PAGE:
I’ve written a lot about ‘moving on’; moving on from either/or, from right answers and so on. On the journey of human development and spiritual growth, we need to go through the earlier stages to get to the later, the simpler to get to the more complex, the immature to get to the mature.

So we start by understanding both the physical and moral or spiritual universe in relatively simple (even simplistic) terms, with unchanging laws and rules that work at all times. Electrons orbit in shells, light is a beam, sentences mustn’t start with ‘but’, lying is wrong, Genesis is literal truth, non-Christians go to hell.

It’s important that we go through these early stages; that we learn the most basic models of physical and spiritual reality. The things we learn at this stage contain much that is good and true – perhaps all that we can take on board at this stage of our development. If well taught, they also form the basis for the next layer of complexity; the rung on which we can stand to reach the next level of truth. The old models of reality and truth are not ‘false’ per se. They’re just incomplete, and ultimately inadequate if we are to move on into fuller understanding and maturity.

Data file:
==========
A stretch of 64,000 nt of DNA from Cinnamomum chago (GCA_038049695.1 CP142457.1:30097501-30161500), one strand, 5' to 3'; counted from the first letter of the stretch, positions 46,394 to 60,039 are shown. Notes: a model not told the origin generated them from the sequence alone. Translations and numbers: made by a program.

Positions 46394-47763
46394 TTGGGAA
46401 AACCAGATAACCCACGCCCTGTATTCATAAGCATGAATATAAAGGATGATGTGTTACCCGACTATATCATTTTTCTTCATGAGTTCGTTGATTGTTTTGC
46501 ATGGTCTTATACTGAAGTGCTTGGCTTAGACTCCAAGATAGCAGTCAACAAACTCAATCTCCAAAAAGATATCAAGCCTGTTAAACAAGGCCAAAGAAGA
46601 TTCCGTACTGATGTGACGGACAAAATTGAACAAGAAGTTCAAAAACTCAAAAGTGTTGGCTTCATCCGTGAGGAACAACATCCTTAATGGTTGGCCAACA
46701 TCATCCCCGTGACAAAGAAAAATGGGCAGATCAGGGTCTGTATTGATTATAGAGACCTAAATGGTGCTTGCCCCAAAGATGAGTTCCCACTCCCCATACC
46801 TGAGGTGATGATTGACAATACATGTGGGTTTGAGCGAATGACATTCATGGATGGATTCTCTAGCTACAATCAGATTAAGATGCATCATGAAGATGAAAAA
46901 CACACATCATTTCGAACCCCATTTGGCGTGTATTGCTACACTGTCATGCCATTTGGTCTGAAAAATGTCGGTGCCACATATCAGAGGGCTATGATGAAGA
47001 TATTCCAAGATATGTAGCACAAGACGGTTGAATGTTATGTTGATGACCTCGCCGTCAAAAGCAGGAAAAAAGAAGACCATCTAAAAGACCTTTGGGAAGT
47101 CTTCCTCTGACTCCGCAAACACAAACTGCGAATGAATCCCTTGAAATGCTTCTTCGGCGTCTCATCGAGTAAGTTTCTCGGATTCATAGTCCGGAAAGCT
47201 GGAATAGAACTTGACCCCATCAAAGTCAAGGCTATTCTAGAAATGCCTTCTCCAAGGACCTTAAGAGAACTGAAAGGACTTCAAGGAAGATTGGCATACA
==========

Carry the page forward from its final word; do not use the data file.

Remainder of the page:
The problem comes when we think that the original models we learned are the final, ultimate ones, never to be challenged, questioned, revised or superseded. It’s unwise to cling desperately on to our old ways of thinking, our old understandings of reality.

We never reach the end, not in this life; we can never say that we’ve arrived and now possess the final, true model that will never need revising. At each successive stage of growth and learning, our understanding is still only ever partial. Successive models may move closer to representing reality, but they never quite get there. There will always be another level, another layer of complexity, requiring a new model of reality.

Upgrading our theological models

Like all our other models, our theological ones also need to undergo continual revision. Our ways of understanding God, our systems and methods of interpreting the Bible, our formulations of doctrine and spiritual truth all need to evolve and grow over the course of our lives. We can’t just learn ‘what God says’ or ‘what the Bible means’ once and for all, and then stick with that forever. As we grow and change, so does the Bible – or at least our understanding of it. Even God ‘changes’ – or our way of relating to him does.

And as with physical reality, we may find that spiritual and theological reality becomes more complex, strange and confusing as we delve deeper into its true nature. We may even find that the more we discover, the less we truly understand it. We may find that there is a fundamental mystery at the heart of the divine reality that we actually cannot understand. But that mystery is itself the source of all other understanding, rather as we cannot see light but rather see all else by it.